Jackson's back with a pounds 1m launch

David Lister looks at the extravagant and eccentric hullabaloo over a pop superstar
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How would you like us to launch your new album? Michael Jackson's record company asked the modest superstar. "Build a statue of me," the humble one replied.

As one Sony executive told me yesterday: "It was a brilliant idea, but I hope it doesn't catch on. We've got a lot of four- and five-piece bands. It could get kind of expensive."

It already is. This was the most extravagant and eccentric launch of a record ever. A 30ft-high steel truss, glass fibre statue of the troubled superstar was placed on a launch and towed down the Thames. Tower Bridge was raised to let it pass, and it will moor by the Tower of London for a week, before "touring the country", the ultimate virtual reality rock tour.

Jackson, dressed as a granite-coloured futuristic policeman, does not faze the harbour master of the Pool of London, who was happy to have it for around pounds 1,000 a day. But I understand that the original intention to moor Michael opposite the House of Commons was vetoed by a private ruling from the Speaker herself.

The statue, sculpted by Derek Haworth in Hertfordshire, was only part of the pounds 1m launch. There were also robotic Jackson lookalikes touring record shops. And Michael and wife Lisa Marie Presley gave a rare television interview. It needed a newsworthy angle, and it got one. They plan to have a baby, a grandchild for Elvis ... sometime. Not the greatest revelation for most newly-married couples, but for Michael and Lisa Marie, may be.

Jackson also referred to the recent out-of-court settlement over the strenuously denied child abuse allegations, with a remark probably not approved by his solicitors. Saying he would not stop having children in his bed, he explained: "It is done with purity and love and complete innocence."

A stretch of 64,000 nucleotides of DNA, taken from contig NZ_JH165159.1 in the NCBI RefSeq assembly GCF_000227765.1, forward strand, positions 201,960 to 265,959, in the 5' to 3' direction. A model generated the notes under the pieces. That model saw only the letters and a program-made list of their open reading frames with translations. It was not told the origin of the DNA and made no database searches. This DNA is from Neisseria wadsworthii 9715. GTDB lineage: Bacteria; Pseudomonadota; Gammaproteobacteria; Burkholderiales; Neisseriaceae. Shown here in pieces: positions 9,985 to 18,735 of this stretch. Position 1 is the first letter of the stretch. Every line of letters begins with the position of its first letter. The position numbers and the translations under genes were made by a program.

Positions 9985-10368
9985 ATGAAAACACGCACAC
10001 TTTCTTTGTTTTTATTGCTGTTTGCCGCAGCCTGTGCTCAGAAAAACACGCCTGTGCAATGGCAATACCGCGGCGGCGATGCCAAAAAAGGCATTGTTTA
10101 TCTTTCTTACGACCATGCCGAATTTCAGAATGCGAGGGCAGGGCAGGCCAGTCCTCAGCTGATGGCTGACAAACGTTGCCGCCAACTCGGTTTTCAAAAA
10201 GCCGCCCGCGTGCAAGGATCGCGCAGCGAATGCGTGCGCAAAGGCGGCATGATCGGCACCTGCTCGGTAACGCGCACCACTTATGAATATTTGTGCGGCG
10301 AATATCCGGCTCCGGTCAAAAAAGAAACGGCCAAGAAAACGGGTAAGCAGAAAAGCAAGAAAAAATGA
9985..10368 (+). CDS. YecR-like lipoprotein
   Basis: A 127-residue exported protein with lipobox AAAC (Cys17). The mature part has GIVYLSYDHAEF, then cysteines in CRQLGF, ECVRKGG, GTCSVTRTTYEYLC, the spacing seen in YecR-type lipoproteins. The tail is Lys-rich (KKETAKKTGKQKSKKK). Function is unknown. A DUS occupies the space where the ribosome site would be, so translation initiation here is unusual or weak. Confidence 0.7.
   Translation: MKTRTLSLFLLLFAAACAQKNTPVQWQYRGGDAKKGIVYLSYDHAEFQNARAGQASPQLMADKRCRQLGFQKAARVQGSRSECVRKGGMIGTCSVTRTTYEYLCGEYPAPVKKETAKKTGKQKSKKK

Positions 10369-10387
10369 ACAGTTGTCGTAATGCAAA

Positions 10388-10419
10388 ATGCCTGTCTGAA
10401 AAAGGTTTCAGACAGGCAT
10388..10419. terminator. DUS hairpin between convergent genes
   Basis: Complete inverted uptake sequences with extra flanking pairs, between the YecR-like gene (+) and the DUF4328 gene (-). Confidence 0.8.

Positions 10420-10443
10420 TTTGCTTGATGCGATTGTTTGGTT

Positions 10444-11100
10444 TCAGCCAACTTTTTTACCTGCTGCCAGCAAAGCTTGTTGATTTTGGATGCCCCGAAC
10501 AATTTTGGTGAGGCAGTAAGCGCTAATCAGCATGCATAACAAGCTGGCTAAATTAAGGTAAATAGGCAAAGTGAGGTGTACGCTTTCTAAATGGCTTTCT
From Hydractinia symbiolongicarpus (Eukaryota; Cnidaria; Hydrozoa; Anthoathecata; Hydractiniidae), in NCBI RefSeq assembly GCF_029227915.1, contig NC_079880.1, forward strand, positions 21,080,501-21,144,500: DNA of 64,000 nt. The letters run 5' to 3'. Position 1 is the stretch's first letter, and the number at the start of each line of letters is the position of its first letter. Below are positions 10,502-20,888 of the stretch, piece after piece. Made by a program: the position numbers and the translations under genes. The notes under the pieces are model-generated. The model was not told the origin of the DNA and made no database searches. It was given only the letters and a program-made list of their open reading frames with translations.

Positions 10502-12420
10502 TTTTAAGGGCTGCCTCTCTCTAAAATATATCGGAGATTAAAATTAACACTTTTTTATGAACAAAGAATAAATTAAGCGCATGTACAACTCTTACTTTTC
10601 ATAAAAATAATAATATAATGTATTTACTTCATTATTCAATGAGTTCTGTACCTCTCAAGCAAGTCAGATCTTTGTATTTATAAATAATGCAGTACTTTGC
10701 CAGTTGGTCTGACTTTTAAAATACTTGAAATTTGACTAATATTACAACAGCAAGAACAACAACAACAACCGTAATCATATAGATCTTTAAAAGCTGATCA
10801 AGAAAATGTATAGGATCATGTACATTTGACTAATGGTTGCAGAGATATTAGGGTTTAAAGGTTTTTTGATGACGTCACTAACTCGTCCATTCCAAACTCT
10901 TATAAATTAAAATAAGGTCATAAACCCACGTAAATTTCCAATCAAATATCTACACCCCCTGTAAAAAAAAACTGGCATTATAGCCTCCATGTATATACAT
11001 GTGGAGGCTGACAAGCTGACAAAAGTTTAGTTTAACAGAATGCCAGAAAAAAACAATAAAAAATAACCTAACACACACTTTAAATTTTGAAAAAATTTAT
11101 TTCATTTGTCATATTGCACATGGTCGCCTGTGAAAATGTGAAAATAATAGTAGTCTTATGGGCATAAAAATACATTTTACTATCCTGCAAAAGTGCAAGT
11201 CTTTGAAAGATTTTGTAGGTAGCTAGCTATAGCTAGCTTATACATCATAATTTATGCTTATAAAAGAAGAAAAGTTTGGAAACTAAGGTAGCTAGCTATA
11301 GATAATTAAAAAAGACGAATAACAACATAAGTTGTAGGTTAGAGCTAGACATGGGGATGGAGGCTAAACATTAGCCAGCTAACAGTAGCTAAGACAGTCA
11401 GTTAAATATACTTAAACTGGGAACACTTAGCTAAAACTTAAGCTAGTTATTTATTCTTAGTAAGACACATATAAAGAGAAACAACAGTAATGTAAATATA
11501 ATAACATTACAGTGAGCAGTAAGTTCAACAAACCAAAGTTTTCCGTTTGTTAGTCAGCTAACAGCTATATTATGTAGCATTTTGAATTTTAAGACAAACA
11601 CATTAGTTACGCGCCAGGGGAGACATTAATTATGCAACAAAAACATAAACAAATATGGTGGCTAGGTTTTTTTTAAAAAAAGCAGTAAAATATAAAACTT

This is a superstar uncowed. How many singers recovering from the trauma of child abuse allegations would make an album cover dedication to "all my children of the world, the healthy, the sick and the dying . . . I love you dearly, and this album could not have been made without your love and support. I will always love you."

Jackson's record company is convinced the new double CD with the cumbersome title HIStory, Past, Present and Future Book 1 will equal the 42 million sales world-wide of his Thriller album. The novel mix of 15 greatest hits and 15 new tracks is an adventurous and musically interesting experiment.

However, the lyrics in some of the more personal tracks, blaming the media, are somewhat sledgehammered. "They say he is a homosexual," is one of the less danceable moments.

The bad publicity has persuaded Jackson he would rather live abroad. "I don't care to stay in America," he said in the television interview. "I would like to go abroad ... Maybe South Africa, maybe Switzerland."

But as Jackson re-establishes his fan base, he will be pleased that his 30ft steel image looks over London, and pleased too that his enterprising British advertising agency, DPA, dropped the idea of launching the new album with the slogan: "He's bad, he's back, and he's dangerous to know."

Metro section, page 14